A key moment in "Labor Day" has the character Frank, an escaped convict (Josh Brolin), demonstrating the proper way to make a pie. His point is that it's not the ingredients that make a pie good but how they are put together.
Director/writer Jason Reitman should have followed that recipe in putting together the movie. The film has wonderful performances by Brolin and Kate Winslet, who plays emotionally broken single mom Adele. And it's a romance that should be enjoyed with someone you love. The problem is a tempo that would have to double in speed to reach a snail's speed, a script full of contrivances and the most ominous musical soundtrack since "Halloween."
Based on the book of the same name by Joyce Maynard, the story unfolds in New England over one steamy Labor Day weekend. Adele, a woman in the grips of deep depression, musters up enough courage to take her son shopping for school clothes. That's when they meet and are taken hostage by a bleeding Frank. This encounter is the first major hurdle in the forced logic of Reitman's script. If you can ignore the many opportunities for the film to have ended in the first 10 minutes, the story shifts to Adele's home, where Frank seeks refuge.
For a movie that moves at such a plodding pace, the relationship between Frank and Adele rockets along. Brolin brings a dark charisma to Frank. Within a few hours, Adele's gone from a woman wracked with guilt and suffering to being obsessed with her captive. This kind of whiplash-speed emotional change is a major hurdle to get past.
Then there's Henry. Reitman doesn't quite seem to know what to do with him. There are moments when the teen shows glimmers of an Oedipus complex and then quickly becomes a youngster desperately looking for a father figure — even if the one he selects is a murderer. There are also touches of Henry's own emerging sexuality, but those scenes play more uncomfortable than compelling.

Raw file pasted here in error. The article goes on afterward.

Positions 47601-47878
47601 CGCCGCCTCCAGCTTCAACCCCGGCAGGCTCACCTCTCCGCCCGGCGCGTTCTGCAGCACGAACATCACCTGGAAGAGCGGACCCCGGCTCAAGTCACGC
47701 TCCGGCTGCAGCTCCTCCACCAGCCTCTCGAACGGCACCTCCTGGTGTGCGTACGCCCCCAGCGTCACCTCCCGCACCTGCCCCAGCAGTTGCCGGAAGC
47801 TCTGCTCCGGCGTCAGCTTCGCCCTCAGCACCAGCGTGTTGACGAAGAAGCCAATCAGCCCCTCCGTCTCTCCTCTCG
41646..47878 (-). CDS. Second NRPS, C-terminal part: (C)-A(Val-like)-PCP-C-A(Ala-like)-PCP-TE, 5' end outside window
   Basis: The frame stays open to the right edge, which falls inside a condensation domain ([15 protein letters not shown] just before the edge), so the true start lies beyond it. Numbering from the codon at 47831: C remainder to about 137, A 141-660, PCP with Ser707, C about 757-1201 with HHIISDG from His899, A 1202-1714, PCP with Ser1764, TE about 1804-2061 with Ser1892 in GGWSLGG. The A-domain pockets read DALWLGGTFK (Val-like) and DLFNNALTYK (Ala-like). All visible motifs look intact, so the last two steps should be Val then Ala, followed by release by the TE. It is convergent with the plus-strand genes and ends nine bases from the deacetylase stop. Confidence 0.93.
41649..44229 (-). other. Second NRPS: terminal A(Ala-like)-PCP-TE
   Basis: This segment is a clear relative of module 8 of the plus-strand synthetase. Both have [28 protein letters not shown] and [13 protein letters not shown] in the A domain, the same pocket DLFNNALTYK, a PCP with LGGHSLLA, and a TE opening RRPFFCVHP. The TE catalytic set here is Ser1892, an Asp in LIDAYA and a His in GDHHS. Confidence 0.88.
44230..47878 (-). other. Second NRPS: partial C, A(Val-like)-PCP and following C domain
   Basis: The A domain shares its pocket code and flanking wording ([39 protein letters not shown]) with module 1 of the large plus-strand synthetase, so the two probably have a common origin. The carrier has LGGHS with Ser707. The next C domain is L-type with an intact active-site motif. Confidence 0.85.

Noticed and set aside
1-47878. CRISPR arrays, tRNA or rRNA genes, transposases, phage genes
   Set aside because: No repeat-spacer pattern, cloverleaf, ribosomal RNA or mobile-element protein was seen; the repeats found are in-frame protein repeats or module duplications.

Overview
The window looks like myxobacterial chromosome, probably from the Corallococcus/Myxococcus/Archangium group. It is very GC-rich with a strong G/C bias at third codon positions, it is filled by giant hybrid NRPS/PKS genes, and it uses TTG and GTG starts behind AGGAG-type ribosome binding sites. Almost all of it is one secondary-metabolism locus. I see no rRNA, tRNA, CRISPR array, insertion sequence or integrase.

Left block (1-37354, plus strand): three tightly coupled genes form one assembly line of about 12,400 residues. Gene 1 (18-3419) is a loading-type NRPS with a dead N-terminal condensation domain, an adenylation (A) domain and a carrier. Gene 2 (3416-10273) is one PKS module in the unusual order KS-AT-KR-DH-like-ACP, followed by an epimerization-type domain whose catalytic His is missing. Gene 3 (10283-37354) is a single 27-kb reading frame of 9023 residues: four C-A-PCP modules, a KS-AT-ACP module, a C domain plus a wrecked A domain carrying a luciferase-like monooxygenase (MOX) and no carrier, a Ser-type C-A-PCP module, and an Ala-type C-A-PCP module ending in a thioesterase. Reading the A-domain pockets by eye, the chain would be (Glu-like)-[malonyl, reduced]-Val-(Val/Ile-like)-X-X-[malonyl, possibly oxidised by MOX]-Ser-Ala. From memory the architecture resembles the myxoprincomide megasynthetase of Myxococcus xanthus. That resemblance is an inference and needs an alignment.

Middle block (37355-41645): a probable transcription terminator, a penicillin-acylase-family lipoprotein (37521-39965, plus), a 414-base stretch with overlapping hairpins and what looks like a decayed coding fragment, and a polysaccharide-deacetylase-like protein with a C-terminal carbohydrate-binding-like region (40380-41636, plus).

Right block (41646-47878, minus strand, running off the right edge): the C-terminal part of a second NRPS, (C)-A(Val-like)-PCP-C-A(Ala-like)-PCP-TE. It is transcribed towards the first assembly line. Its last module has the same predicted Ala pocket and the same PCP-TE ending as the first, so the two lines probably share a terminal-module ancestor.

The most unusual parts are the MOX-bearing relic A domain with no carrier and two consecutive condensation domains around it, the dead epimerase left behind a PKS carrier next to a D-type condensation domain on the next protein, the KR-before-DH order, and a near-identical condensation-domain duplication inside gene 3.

Had Reitman been able to bring the interesting ingredients together in a more unified manner, "Labor Day" would have been a sweet, old-fashioned love story. Instead, Reitman is more interested in creating atmosphere. It's really not necessary to watch every knot being tied when Frank binds Adele or to see the pie turn to a golden brown in the oven. That time could have gone to working out key plot potholes such as Frank's backstory or Adele's roller coaster emotional state.
"Labor Day" is like a pie with no crust. The filling is good, but it just doesn't hold together.
"Labor Day," rated PG-13 for adult themes, brief violence. Stars Josh Brolin, Kate Winslet, Gattlin Griffith. Directed by Jason Reitman. Running time: 111 minutes. Grade: C-
TV and movie critic Rick Bentley can be reached at (559) 441-6355, firstname.lastname@example.org or @RickBentley1 on Twitter. Read his blog at fresnobeehive.com.